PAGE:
Gatecrashing the universe: the poems of Ilpo Tiihonen
Ilpo Tiihonen defies definition: he is, at one and the same time, a cosmopolitan poet who draws his influences from Latin America and the early Soviet avant garde, and a local poet for the whole of Finland, a fabulist who plays with language and a rough-hewn romantic of everyday life.
In Tiihonen’s selected poems, Lyhyt oodi kaikelle (‘A short ode to everything’, 2000), readers are invited to admire the prospekts of Moscow and Paris’s Montparnasse.
Most fondly pictured, however, are spring work-days wherever Tiihonen (born 1950) is living – in recent years, the working-class Helsinki suburb of Kallio, which has on the one hand scrubbed up to become a favourite of students and the more bohemian middle-class and on the other gained notoriety for its bread-lines, prostitutes and street winos.
Tiihonen, who has also written poetry for the theatre and for children, has participated in the mythification of his home streets with his popular musical play Kallion kimallus (‘The sparkle of Kallio’, 1989). His latest collection, Jumalan sumu (‘God’s mist’, WSOY, 2009), deals with the Finland of emptying factories, contract workers and unfulfilled promises with the bruised warmth that is familiar from Aki Kaurismäki’s movies. And, in the spirit of Erasmus of Rotterdam, his praise of folly satirises those who worship the god of the bonus cheque.
Tiihonen’s previous collection, Largo (2004) was greeted with praise and prizes. Jumalan sumu seems proof against pomposity. The poet presents a choir of ‘tarred lungs and crapulosity’ whose ‘cacophonous sniffing, slurping / and shuffling’ has no end.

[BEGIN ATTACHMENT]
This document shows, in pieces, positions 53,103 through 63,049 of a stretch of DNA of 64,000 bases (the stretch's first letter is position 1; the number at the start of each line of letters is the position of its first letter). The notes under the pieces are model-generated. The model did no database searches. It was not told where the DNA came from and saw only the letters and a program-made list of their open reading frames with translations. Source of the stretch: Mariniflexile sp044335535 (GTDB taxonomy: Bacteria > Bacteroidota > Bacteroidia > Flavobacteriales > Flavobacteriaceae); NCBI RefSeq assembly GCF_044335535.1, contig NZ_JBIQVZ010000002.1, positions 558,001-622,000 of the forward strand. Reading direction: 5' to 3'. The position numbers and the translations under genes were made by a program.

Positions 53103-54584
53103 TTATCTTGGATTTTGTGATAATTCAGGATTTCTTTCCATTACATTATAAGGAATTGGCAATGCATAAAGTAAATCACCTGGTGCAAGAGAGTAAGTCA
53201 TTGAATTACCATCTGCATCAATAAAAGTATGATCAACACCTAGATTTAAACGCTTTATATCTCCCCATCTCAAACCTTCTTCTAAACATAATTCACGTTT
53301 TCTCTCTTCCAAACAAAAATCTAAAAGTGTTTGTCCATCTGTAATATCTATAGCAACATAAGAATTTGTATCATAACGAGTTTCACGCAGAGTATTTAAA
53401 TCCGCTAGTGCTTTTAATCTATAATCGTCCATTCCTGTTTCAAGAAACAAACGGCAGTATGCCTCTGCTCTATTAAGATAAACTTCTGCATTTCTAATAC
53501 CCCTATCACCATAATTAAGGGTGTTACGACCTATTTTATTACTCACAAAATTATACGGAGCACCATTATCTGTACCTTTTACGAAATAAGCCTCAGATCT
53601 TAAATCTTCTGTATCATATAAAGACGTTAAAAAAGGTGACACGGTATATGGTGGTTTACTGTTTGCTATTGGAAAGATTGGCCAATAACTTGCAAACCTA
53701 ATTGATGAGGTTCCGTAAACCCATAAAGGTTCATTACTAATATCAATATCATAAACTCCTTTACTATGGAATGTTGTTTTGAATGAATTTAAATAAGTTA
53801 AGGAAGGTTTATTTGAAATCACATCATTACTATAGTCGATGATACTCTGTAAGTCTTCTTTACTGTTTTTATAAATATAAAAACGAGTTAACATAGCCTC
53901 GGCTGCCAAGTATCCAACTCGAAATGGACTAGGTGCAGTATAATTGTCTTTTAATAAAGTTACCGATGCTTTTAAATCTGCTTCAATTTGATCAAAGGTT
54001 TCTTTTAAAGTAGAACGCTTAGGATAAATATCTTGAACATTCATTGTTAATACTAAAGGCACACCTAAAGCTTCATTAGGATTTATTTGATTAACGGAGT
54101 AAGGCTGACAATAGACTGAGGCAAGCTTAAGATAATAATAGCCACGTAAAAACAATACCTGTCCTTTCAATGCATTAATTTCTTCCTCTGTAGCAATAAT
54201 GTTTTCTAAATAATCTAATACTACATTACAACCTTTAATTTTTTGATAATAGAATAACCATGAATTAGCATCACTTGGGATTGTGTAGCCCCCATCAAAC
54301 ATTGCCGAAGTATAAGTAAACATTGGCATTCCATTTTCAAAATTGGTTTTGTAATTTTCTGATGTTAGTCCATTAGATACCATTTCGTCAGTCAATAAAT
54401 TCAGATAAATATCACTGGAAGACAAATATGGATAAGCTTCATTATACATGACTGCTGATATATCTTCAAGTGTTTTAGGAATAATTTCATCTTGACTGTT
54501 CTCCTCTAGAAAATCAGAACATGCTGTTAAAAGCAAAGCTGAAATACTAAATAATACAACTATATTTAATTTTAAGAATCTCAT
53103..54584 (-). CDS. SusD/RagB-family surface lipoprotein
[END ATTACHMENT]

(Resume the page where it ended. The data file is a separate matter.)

A child of the 1960s and 1970s, and inspired by jazz, folk, Bob Dylan, Donovan and Finnish folk song rather than the high modernist aspirations of the 1950s, Tiihonen made his debut as a champion of utility poetry that mocked high culture. Subsequently, he has emerged as a charmingly old-fashioned champion of basic values with a strong consciousness of tradition. He has not neglected to honour his home gods; among the characters who make their appearance in Jumalan sumu are another slangy Kallio lad, working-class poet Arvo Turtiainen (1904–80) and the melancholy rock and pop star Rauli Badding Somerjoki (1947–87).
When metre and rhyme were still banned from the agenda of contemporary Finnish poetry, Tiihonen was already making his melodic expeditions. Now, too, his depictions of Finland rock and roll, right down to the choruses.
Detachment liberates Tiihonen, allows him to be serious. The street-cred existentialist ponders the lot and lotlessness of man. He reaches for pantheistic visions of nature, original creation myths and even beyond death. Tiihonen also analyses the hubris of contemporary man, his search for control, his fears and his helpless longing for virtue.
In addition to everyday life, the poet looks to the stars. He likes to look down on the staggering and stumbling of ordinary people from a cosmic perspective. As Jumalan sumu puts it, ‘your head’s in the stars, your feet / are solidly in their dust’.
Translated by Hildi Hawkins
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About the writer
Jani Saxell (born 1972) is an author and journalist who lives in Helsinki. His latest works are the collection of short stories Huomispäivän vartijat (‘Guards of tomorrow’, Avain, 2007) and Vaihtoehtoinen USA (‘An alternative US’, Avain, 2009), a reportage from a journey to the United States and its alternative cultures.
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